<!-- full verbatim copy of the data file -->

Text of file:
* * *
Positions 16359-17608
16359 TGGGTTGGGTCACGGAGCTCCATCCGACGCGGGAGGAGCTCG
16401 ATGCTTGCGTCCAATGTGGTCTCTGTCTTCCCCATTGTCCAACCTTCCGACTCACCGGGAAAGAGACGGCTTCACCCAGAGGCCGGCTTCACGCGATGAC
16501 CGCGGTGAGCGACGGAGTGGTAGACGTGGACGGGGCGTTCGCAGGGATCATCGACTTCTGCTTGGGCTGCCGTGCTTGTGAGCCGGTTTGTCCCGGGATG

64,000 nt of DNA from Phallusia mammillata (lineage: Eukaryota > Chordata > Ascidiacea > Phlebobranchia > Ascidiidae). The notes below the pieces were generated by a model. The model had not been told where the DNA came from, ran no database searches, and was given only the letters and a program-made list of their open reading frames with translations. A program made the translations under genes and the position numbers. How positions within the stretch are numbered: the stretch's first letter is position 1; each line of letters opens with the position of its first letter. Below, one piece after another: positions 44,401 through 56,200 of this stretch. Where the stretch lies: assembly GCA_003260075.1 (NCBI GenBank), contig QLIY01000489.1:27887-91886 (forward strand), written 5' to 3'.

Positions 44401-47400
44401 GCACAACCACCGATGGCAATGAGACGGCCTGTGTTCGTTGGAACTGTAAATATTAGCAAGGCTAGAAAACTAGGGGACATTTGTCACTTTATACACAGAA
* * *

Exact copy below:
Positions 16359-17608
16359 TGGGTTGGGTCACGGAGCTCCATCCGACGCGGGAGGAGCTCG
16401 ATGCTTGCGTCCAATGTGGTCTCTGTCTTCCCCATTGTCCAACCTTCCGACTCACCGGGAAAGAGACGGCTTCACCCAGAGGCCGGCTTCACGCGATGAC
16501 CGCGGTGAGCGACGGAGTGGTAGACGTGGACGGGGCGTTCGCAGGGATCATCGACTTCTGCTTGGGCTGCCGTGCTTGTGAGCCGGTTTGTCCCGGGATG

64,000 nt of DNA from Phallusia mammillata (lineage: Eukaryota > Chordata > Ascidiacea > Phlebobranchia > Ascidiidae). The notes below the pieces were generated by a model. The model had not been told where the DNA came from, ran no database searches, and was given only the letters and a program-made list of their open reading frames with translations. A program made the translations under genes and the position numbers. How positions within the stretch are numbered: the stretch's first letter is position 1; each line of letters opens with the position of its first letter. Below, one piece after another: positions 44,401 through 56,200 of this stretch. Where the stretch lies: assembly GCA_003260075.1 (NCBI GenBank), contig QLIY01000489.1:27887-91886 (forward strand), written 5' to 3'.

Positions 44401-47400
44401 GCACAACCACCGATGGCAATGAGACGGCCTGTGTTCGTTGGAACTGTAAATATTAGCAAGGCTAGAAAACTAGGGGACATTTGTCACTTTATACACAGAA